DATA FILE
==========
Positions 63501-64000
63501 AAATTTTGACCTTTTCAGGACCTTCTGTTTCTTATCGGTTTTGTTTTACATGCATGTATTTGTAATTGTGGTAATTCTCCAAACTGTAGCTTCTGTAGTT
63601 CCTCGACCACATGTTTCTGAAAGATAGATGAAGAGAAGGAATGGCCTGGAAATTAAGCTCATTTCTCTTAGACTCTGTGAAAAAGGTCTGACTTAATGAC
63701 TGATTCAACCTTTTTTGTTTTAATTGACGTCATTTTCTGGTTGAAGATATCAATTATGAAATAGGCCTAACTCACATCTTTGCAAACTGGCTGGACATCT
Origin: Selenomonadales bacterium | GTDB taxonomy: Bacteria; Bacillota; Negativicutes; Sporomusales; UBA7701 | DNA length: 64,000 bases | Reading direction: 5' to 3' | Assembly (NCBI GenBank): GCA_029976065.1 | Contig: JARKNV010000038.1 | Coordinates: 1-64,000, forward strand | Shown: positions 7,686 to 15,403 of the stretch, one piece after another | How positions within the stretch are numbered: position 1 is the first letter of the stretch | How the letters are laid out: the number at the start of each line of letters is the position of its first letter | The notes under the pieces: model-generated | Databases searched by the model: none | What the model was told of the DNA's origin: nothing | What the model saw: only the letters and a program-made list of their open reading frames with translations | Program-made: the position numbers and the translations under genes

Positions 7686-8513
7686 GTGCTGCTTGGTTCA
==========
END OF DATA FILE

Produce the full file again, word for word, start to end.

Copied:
Positions 63501-64000
63501 AAATTTTGACCTTTTCAGGACCTTCTGTTTCTTATCGGTTTTGTTTTACATGCATGTATTTGTAATTGTGGTAATTCTCCAAACTGTAGCTTCTGTAGTT
63601 CCTCGACCACATGTTTCTGAAAGATAGATGAAGAGAAGGAATGGCCTGGAAATTAAGCTCATTTCTCTTAGACTCTGTGAAAAAGGTCTGACTTAATGAC
63701 TGATTCAACCTTTTTTGTTTTAATTGACGTCATTTTCTGGTTGAAGATATCAATTATGAAATAGGCCTAACTCACATCTTTGCAAACTGGCTGGACATCT
Origin: Selenomonadales bacterium | GTDB taxonomy: Bacteria; Bacillota; Negativicutes; Sporomusales; UBA7701 | DNA length: 64,000 bases | Reading direction: 5' to 3' | Assembly (NCBI GenBank): GCA_029976065.1 | Contig: JARKNV010000038.1 | Coordinates: 1-64,000, forward strand | Shown: positions 7,686 to 15,403 of the stretch, one piece after another | How positions within the stretch are numbered: position 1 is the first letter of the stretch | How the letters are laid out: the number at the start of each line of letters is the position of its first letter | The notes under the pieces: model-generated | Databases searched by the model: none | What the model was told of the DNA's origin: nothing | What the model saw: only the letters and a program-made list of their open reading frames with translations | Program-made: the position numbers and the translations under genes

Positions 7686-8513
7686 GTGCTGCTTGGTTCA